- Silver exploded 7% on Tuesday, likely driven by positive news from promising COVID-19 vaccine candidates and the European Union’s $860 recovery package aimed at long-term investments.
- The commodity may benefit from the “buy-everything” global reflation trade prevalent in markets this week, a market analyst at OANDA said.
- “The reopening trade is triggering strong industrial demand for silver and now that the $20 level has been cleared, bullish momentum might not see much resistance until its closer to the $22.50 level,” according to OANDA’s Edward Moya.
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Silver rose as much as 7% on Wednesday, the latest surge in the precious metal’s 85% price increase since March.
“Silver may have been the beneficiary of a double whammy,” Jeffrey Halley, an Asia Pacific senior market analyst at OANDA said in a Wednesday email.
“Firstly, as the poor man’s precious metal, catching gold’s tailwind from negative real yields across the US yield curve. Secondly, it has industrial applications and will thus, benefit from the buy-everything global reflation trade prevalent in markets this week,” he wrote.
Silver has “serious liquidity issues” when compared to gold futures, which means that when the commodity sees price movements, they can be extreme, he said.
He noted that until silver has a severe setback, the momentum in stock markets, energy, and commodities driving it higher is unlikely to waver.
As of around 10.40 a.m. ET, silver had pulled back from its high of the day, and was trading at $22.25, a gain of 4.5%.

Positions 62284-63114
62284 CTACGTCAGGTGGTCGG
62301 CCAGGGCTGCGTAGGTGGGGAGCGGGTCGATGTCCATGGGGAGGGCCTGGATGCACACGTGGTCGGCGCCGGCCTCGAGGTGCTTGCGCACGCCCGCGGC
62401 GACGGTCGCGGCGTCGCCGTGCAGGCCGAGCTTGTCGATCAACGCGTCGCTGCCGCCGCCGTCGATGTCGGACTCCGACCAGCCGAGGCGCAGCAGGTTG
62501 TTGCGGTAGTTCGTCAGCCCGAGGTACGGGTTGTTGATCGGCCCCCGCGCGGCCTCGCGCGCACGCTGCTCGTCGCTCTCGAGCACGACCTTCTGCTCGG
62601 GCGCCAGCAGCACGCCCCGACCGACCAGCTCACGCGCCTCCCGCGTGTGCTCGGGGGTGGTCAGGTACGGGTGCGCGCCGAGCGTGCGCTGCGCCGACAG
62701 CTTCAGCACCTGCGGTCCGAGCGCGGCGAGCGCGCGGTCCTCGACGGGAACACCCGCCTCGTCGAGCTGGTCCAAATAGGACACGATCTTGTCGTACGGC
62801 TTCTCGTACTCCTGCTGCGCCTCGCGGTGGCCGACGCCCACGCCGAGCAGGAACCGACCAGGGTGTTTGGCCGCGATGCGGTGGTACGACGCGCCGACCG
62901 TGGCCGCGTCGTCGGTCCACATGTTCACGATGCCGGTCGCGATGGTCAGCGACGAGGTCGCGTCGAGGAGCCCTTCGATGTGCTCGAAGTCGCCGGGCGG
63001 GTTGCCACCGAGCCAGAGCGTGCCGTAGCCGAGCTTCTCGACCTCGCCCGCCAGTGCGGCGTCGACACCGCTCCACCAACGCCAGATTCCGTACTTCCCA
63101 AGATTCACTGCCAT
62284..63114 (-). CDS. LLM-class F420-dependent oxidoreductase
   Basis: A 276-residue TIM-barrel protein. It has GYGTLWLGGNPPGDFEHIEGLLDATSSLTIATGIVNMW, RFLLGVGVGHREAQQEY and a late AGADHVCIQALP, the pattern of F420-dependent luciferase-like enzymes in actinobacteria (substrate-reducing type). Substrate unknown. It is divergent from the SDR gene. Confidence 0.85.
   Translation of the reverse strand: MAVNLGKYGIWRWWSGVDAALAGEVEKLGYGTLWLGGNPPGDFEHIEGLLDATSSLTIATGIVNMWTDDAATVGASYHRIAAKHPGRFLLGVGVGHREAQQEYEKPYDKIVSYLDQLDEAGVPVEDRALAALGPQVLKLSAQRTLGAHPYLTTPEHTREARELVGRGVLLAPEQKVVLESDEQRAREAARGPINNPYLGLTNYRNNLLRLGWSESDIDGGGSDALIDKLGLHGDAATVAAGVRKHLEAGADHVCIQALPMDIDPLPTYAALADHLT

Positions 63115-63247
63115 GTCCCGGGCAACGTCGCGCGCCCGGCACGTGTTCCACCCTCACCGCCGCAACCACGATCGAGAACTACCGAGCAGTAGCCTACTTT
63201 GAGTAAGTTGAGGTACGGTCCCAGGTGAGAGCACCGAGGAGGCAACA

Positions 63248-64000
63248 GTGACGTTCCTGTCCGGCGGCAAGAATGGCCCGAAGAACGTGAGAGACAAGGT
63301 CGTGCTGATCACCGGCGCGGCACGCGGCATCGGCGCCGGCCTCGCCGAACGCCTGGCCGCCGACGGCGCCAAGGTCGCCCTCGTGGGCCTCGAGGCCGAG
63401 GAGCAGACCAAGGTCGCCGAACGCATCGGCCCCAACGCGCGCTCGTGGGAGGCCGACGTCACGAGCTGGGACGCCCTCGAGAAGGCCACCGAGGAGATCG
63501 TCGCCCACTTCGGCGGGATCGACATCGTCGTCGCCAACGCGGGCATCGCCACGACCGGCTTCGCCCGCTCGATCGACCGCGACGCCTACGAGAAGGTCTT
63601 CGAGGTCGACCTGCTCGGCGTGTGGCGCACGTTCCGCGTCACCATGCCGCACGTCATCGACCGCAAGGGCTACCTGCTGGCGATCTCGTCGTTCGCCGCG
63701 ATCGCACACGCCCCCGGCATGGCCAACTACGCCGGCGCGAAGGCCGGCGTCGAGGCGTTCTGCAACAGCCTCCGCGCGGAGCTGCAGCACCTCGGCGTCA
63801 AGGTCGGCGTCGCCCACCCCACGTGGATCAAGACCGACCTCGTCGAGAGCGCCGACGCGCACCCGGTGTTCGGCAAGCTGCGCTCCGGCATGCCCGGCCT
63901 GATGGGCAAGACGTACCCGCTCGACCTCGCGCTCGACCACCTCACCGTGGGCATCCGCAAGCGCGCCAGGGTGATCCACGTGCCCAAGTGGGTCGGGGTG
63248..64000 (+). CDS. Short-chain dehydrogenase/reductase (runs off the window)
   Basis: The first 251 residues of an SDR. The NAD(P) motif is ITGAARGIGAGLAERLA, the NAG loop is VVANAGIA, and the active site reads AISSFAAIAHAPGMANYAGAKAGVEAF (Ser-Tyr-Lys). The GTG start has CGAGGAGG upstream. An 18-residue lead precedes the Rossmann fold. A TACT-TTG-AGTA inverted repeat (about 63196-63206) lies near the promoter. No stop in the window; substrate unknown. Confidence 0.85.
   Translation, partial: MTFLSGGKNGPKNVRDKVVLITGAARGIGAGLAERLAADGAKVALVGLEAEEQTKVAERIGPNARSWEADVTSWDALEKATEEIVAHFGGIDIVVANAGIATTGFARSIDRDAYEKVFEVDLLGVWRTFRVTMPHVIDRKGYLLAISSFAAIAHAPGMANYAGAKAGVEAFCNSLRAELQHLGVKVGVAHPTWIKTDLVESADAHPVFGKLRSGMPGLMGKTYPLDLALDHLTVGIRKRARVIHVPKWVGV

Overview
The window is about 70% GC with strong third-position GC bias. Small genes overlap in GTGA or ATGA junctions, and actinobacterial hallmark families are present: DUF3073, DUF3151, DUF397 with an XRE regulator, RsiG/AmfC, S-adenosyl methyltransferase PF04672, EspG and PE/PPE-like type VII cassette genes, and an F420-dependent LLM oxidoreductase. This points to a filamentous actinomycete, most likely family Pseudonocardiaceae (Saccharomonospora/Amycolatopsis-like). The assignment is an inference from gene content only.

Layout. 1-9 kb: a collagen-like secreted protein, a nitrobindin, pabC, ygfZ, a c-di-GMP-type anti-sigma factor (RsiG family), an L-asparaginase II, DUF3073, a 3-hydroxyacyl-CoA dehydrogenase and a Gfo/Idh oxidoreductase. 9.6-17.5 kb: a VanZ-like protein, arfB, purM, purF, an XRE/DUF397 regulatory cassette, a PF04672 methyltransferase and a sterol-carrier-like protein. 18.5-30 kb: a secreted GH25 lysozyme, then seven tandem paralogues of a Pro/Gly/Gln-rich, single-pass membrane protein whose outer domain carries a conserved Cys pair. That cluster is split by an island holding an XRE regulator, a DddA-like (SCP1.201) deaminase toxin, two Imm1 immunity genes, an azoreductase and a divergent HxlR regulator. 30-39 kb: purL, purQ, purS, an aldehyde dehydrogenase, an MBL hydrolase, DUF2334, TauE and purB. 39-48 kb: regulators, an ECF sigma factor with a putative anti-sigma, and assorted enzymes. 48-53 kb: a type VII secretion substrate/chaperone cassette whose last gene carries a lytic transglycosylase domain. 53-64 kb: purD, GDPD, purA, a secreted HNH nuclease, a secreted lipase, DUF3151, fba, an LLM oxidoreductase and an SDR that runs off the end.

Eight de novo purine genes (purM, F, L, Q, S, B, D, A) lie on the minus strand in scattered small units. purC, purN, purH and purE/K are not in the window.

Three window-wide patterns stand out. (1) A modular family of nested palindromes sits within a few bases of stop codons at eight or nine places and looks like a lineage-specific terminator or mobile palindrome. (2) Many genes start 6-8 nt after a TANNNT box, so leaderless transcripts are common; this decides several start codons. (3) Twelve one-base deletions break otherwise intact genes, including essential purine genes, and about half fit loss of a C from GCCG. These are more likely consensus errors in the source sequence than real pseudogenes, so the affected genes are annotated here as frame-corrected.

“The reopening trade is triggering strong industrial demand for silver and now that the $20 level has been cleared, bullish momentum might not see much resistance until its closer to the $22.50 level,” said OANDA’s New-York based senior market analyst Edward Moya.
The European Union’s $860 billion recovery package may have lent a helping hand to the commodity’s boost as leaders announced long-term “green and digital investments” for the reconstruction of the bloc.
Market sentiment was also lifted by positive news from data on a COVID-19 vaccine by candidates including AstraZeneca, Moderna, and Pfizer this week.
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A slew of business and consumer confidence data is expected to hit across Europe and should display a generally improving trend as the Eurozone rebounds from lockdowns, Halley said.
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